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What’s Next For EdReports In a Changing K-12 Market?

Chief Academic Officer of EdReports, Courtney Allison, shares about their work and the evolving K-12 education market's need for high-quality curriculum.

The Center for Education Market Dynamics • January 02, 2024

Guest Post by Courtney Allison
Chief Academic Officer, EdReports

EdReports launched in 2015 as many teachers across the country were adjusting to newly adopted college and career-ready standards, often without the resources they needed to support these shifts in instruction. In many states, new standardized assessments and new teacher evaluation systems rolled out simultaneously. Little was known about what was actually being used in classrooms, and when districts had to select new curriculum, educators often had to rely on sales-pitches to make a final choice.

At the time, two big things were also unfolding in the world of curriculum: 1) a research consensus gathered steam that instructional materials play a major role in student learning, and that high-quality core curriculum would be crucial to standards implementation; and 2) the market saw an avalanche of new or updated curriculum products, all touting alignment. But it was difficult for consumers and educators to gauge the accuracy of such publisher claims or to easily access credible, independent information about curriculum quality.

EdReports helped cut through the noise. Our educator-led reviews assess the alignment of core curricula to college and career-ready standards as well as other characteristics of high-quality materials; the goal is to help educators nationwide enter a curriculum adoption process with a strong baseline understanding of a program’s strengths and gaps so that they can make the most informed choice on behalf of their students.

In the nearly 10 years since independent information about the quality of instructional materials began shaping the market, we’ve seen big impacts from our work: the availability and use of aligned materials has increased significantly across the country. More high-quality ELA and math materials are available than ever before, with dozens of aligned programs to choose from. What’s more, the percentage of teachers who report using aligned ELA materials at least once a week, for example, jumped from 15% in 2019 to 36% in 2022; for math, from 30% to 48%. As CEMD has also reported, this upward trajectory is sure to continue: CEMD data on K-8 math suggests a market-wide gravitation toward higher-quality materials, with many non-aligned curricula falling by the wayside or being replaced with better-aligned offerings from publishers.

This is great news, and we’re proud to be part of the progress. We also see with clear eyes that this is a market in transition, and that EdReports must evolve along with it. And we’ve already begun; in response to the rapid digitizing of the market, for instance, which accelerated during the pandemic, we provide additional information about the technology components and supports programs provide. We’re also currently exploring the ways in which artificial intelligence will drive curriculum change, and how our reviews will need to address this in the future.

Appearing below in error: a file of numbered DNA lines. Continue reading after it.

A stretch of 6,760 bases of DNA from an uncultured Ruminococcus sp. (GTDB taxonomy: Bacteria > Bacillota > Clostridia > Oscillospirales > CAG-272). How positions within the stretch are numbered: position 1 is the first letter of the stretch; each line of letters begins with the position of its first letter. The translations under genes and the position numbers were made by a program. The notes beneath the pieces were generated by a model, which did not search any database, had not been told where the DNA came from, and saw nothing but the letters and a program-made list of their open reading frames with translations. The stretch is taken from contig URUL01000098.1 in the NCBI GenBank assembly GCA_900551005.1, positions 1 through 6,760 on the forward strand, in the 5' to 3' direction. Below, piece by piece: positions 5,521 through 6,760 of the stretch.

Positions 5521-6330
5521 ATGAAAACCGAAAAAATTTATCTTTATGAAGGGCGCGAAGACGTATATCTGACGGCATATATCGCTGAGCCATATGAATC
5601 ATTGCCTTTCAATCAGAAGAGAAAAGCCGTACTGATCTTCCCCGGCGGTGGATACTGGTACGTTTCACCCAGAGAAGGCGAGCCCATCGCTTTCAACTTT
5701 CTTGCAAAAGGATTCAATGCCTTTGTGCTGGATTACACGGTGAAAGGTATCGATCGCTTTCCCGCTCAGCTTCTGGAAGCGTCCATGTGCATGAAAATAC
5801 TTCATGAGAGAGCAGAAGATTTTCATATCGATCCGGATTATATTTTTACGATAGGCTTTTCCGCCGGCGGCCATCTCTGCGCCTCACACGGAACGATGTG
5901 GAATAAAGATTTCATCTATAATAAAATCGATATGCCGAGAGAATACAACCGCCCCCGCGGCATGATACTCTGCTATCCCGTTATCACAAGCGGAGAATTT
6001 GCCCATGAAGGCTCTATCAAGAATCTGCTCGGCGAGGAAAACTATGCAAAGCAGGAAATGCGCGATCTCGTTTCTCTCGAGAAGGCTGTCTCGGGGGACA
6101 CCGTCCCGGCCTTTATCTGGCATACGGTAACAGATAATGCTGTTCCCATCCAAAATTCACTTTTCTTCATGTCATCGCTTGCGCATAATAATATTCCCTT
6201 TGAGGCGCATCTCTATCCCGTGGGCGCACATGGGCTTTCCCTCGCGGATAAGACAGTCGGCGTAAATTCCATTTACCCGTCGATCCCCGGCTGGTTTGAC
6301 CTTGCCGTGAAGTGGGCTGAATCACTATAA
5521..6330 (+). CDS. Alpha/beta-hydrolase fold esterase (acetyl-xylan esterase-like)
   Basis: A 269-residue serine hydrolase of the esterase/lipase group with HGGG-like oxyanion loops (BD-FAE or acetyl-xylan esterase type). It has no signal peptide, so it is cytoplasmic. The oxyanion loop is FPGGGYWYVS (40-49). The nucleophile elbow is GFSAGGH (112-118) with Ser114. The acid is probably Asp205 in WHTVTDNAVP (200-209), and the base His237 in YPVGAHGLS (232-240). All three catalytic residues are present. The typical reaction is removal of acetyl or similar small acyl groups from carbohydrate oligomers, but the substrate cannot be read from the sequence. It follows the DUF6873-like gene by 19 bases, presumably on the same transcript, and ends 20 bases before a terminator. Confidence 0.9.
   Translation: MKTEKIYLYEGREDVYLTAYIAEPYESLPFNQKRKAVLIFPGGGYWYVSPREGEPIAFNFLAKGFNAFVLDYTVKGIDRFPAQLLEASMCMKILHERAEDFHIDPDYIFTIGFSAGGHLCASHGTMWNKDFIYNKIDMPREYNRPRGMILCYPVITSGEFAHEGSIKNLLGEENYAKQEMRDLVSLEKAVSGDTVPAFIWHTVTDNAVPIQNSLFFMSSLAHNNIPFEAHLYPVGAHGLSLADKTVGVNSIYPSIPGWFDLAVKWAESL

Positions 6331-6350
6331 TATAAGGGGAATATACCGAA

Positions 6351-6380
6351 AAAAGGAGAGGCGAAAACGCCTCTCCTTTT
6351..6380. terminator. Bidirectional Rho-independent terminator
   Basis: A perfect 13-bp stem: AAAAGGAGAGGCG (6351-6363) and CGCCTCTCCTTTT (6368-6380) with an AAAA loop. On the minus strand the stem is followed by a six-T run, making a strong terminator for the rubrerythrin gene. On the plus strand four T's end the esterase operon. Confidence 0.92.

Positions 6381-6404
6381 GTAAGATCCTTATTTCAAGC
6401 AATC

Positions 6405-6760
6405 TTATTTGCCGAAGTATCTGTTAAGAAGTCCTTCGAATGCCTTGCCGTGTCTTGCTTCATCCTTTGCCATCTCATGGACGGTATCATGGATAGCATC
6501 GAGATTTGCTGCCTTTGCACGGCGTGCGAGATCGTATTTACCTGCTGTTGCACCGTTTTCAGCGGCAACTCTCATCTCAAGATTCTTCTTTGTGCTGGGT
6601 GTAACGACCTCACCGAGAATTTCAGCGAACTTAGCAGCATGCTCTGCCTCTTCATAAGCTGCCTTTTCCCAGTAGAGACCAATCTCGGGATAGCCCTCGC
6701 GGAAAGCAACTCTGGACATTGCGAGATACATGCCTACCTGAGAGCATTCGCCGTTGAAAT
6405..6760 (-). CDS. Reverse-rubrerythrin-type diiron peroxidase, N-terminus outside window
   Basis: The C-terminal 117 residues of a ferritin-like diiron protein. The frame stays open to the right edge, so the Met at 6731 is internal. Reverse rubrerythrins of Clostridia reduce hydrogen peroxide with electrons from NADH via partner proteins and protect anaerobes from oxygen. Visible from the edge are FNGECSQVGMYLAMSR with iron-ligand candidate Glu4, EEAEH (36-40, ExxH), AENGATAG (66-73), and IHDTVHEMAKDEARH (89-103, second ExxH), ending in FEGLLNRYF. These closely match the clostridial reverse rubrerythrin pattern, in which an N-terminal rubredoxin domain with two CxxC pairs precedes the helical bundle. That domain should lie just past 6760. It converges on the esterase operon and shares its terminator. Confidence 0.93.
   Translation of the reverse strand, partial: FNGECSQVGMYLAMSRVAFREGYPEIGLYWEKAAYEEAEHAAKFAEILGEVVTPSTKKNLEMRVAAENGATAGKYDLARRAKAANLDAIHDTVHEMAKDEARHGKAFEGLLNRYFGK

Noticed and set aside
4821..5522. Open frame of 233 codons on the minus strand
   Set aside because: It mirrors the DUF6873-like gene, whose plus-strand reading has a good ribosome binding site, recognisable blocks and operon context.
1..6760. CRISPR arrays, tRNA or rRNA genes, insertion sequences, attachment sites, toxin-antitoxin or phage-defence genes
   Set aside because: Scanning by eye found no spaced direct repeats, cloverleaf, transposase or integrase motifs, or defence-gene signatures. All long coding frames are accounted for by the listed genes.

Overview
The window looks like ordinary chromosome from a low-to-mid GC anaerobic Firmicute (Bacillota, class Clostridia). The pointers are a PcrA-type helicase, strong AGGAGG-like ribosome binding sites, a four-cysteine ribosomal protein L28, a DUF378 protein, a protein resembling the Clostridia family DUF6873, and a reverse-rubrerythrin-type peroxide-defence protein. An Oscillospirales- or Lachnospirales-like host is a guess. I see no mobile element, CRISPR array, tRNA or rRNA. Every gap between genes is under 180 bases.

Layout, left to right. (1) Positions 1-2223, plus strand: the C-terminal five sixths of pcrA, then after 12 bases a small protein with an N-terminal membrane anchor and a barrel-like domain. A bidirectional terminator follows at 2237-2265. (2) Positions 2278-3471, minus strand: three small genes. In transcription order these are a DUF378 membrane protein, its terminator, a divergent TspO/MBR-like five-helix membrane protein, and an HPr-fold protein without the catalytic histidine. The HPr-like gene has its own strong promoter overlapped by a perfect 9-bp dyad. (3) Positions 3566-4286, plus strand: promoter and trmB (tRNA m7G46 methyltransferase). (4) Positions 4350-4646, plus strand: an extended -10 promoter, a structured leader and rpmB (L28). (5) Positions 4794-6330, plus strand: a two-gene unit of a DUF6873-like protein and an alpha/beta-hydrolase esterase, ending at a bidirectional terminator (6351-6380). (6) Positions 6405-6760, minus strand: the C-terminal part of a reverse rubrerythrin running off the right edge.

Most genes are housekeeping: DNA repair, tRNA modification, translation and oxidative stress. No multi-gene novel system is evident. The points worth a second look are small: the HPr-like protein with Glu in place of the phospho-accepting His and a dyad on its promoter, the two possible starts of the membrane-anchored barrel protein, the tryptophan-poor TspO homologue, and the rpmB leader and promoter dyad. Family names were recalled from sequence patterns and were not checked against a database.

But perhaps even more important than change in the technology that mediates curriculum delivery is the fact that curriculum content must change to reflect the demographic realities in our public schools. Our schools are increasingly diverse, educating huge numbers of multilingual learners and students experiencing poverty. In our next phase, EdReports will more closely examine the ways in which curriculum engages and affirms all learners’ experiences and supports teachers to meet a wide variety of students’ needs.

For example, we’ve spent two years examining how curriculum can and should support multilingual learners with the English Learners Success Forum; criteria related to such support will soon be layered into the EdReports review process. We’re also exploring the landscape of culturally responsive practices in curriculum. Though we’re still studying this issue, we expect this body of work to inform and shape our review process in the coming years as well.

Finally, we’re taking a close look at the increased use of supplemental instructional materials in U.S. classrooms, and the implications for us as a curriculum reviewer. Together with CEMD, we’re investigating data about what the supplemental picture looks like on the ground in districts – with the ultimate goal of developing a strategy that will help education decision-makers better grasp this landscape and make choices that advance more coherent, high-quality academic experiences for students.

In the years since EdReports released its first reviews, the need for high-quality, aligned curriculum in US classrooms has never been more crucial: student learning nationwide suffered huge setbacks during COVID-19, with the most vulnerable students hardest hit. We’re more committed than ever to advancing the cause of high-quality, aligned curriculum and to continually expand our own understanding of exactly what this is, and what it could be.

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